This case study centers on the plight of modern General Motors, while discussing, at length, the ways in which its management philosophies evolved over time. The study begins by noting that GM, throughout its history, has employed a largely de-centralized power structure. That is, the company has been vertically integrated, encouraging various independent entities under its charge to compete with one another. This has often led to overlapping products and ideas, and it can sometimes lead to conflict, but it has provided GM with the results that it has wanted because of the way this structure promotes innovation within the company’s ranks.

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The interesting thing about GM during those formative days was the fact that it operated like a bunch of small companies in one. The main company swallowed up a host of smaller companies, including ball bearing manufacturers and the like. From there, it treated its individual brands, like Cadillac, as their own separate companies all competing and thriving under one umbrella. There was a feeling of chaos within the organization, but somehow, it was organized chaos.

One of the things that GM ultimately realized was that if the company was going to be successful with such a loosely organized structure, it would need to have some provisions in place to make sure that decisions and rules were made by people with the knowledge to do so. That is why the company created a management committee to sit at the top and oversee operations. Mostly, this group was looking to ensure that all of the other, smaller managers were doing their jobs, as this was critical to the success of the business. In addition, the company relied heavily on policy groups. These were groups that met periodically to discuss potential changes in the way the company did business. They might deal with business contracts, human resource issues, or even issues with personnel handling. Whatever the case, they established uniform standards that could be used to make the company flow a little bit better. This became much more important for the company as it grew and as it moved into the modern era. While it might have been alright to operate with a loose structure for a short while, it became very important to have some standards as the company tried to compete on a global scale.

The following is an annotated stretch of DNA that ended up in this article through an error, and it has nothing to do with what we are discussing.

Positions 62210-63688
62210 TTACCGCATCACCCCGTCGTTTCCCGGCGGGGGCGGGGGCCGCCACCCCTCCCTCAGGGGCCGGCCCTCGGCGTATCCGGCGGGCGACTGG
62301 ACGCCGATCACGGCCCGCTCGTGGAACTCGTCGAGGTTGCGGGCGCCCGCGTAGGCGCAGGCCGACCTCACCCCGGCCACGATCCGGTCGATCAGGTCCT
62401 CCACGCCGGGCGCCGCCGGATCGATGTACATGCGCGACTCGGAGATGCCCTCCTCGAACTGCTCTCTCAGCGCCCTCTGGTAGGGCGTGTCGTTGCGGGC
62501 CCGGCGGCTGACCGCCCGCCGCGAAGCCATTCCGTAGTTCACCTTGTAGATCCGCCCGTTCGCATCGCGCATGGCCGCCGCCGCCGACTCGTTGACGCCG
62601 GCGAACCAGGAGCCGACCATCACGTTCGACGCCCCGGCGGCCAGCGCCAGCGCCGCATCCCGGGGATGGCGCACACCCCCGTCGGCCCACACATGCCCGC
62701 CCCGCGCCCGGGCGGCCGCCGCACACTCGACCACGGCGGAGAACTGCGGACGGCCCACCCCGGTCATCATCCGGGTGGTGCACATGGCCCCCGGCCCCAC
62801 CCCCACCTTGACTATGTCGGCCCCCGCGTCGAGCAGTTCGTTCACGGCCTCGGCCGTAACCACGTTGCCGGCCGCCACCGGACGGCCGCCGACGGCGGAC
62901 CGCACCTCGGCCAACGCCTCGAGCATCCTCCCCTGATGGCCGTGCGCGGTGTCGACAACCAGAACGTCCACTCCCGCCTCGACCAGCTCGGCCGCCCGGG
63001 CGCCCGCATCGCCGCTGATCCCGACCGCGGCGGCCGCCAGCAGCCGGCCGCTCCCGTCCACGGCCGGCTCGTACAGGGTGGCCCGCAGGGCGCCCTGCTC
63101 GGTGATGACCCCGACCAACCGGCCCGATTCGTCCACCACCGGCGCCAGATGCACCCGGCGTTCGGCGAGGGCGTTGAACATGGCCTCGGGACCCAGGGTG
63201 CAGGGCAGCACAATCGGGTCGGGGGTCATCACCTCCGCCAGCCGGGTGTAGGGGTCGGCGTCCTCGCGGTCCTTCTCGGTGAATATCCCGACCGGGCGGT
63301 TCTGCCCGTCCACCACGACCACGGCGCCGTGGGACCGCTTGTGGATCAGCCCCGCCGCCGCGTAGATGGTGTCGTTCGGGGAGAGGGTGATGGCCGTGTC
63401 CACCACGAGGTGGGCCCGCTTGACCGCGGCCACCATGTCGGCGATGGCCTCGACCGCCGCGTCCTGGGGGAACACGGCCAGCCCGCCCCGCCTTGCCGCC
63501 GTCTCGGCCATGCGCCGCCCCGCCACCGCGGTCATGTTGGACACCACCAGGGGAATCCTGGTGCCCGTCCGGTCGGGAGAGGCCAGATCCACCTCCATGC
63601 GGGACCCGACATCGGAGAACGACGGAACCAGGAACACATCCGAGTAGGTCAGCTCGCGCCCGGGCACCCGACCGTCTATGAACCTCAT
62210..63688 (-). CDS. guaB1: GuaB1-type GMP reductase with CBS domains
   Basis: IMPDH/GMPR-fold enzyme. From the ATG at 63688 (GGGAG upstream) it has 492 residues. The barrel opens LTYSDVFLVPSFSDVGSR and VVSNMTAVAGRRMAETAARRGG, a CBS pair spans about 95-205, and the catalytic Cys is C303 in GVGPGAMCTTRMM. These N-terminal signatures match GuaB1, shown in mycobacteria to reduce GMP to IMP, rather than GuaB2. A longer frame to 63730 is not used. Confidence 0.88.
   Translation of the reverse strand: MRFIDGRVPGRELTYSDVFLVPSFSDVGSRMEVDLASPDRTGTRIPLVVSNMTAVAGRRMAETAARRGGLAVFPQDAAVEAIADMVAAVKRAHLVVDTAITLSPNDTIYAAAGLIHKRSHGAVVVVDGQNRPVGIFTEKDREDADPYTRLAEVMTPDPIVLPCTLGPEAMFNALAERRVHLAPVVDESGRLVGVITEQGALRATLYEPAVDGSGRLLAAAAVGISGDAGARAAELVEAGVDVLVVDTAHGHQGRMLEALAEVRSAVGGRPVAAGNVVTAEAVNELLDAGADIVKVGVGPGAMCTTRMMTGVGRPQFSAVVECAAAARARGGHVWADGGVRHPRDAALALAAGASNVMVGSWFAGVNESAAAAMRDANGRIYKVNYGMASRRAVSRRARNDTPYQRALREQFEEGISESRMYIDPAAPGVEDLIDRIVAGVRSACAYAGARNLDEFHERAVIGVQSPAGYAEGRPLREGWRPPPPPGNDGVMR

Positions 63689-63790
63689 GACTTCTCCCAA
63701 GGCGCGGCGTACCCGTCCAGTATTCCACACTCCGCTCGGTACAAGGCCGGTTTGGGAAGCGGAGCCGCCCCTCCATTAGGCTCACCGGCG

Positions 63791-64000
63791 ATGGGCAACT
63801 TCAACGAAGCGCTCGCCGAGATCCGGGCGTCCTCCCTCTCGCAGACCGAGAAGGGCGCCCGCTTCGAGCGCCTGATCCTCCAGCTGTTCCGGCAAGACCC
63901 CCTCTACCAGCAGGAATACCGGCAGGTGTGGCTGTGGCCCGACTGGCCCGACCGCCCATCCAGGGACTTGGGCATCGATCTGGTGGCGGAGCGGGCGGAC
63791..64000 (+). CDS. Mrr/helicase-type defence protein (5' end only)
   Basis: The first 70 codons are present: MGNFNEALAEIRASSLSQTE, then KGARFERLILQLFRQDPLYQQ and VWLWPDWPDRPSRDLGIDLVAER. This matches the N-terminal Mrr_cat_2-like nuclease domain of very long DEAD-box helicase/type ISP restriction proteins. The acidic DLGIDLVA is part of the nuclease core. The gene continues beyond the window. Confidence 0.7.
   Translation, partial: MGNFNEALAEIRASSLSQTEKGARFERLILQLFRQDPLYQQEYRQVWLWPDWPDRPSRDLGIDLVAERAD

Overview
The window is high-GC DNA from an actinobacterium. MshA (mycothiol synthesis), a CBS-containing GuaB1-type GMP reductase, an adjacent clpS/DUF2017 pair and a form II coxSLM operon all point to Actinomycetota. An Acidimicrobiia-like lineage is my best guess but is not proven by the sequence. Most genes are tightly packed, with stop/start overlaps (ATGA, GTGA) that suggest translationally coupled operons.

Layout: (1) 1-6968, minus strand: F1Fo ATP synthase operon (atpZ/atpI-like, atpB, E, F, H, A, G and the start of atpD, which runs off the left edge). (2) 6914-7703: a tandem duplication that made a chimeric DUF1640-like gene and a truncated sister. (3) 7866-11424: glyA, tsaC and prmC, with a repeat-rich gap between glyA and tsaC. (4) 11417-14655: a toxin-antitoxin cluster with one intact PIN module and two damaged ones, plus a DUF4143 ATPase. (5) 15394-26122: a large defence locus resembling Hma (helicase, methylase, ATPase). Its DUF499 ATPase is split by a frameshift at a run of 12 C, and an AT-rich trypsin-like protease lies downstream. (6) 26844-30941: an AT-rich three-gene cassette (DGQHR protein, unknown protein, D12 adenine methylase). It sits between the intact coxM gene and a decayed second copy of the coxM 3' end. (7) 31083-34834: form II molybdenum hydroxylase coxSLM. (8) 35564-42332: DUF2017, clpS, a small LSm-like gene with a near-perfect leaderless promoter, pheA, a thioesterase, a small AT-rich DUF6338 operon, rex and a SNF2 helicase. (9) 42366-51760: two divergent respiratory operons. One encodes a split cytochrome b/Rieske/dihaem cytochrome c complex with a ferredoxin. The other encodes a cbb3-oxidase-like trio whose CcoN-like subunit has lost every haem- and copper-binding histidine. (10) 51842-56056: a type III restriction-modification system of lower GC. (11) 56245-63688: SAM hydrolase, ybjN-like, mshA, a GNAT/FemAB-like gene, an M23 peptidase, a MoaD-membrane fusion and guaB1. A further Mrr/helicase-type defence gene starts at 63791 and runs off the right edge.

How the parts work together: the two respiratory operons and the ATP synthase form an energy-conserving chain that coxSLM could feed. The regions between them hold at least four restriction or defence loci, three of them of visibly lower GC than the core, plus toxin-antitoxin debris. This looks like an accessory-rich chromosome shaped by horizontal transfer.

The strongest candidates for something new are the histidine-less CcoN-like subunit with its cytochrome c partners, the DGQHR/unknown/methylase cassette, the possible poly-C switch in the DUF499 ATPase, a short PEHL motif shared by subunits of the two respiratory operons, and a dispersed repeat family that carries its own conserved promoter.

Between the period of 1960 and 1990, GM faced the changing world with its old, trusted strategy in hand. Specifically, the company used its structure to allow its sub-brands to compete with another in markets. This brought innovation to the highest, and it helped to rise up all of the company’s brands. While this was effective for moving the company into the modern era, some changes were needed as the company progressed past 1990.

Today, GM operates using a structure that combines a focus on regional decision-making and an acknowledgement of the importance of global decision-making. The Automotive Strategy Boards (ASB) are incredibly important to the future of the company, as they bring together regional presidents and those in charge of the global process councils. This entity sets overall policy and determines the basic strategy for the company. Should it expand into new markets? How should its brands interact? Does the company need to make any drastic changes to its manufacturing processes? These are things that might be discussed in any given meeting. This signals something of a shift for the company. While it still largely retains its identity as a decentralized company, there is now more control and oversight in the hands of the primary company leaders, a fact that is reflective of the changing market conditions.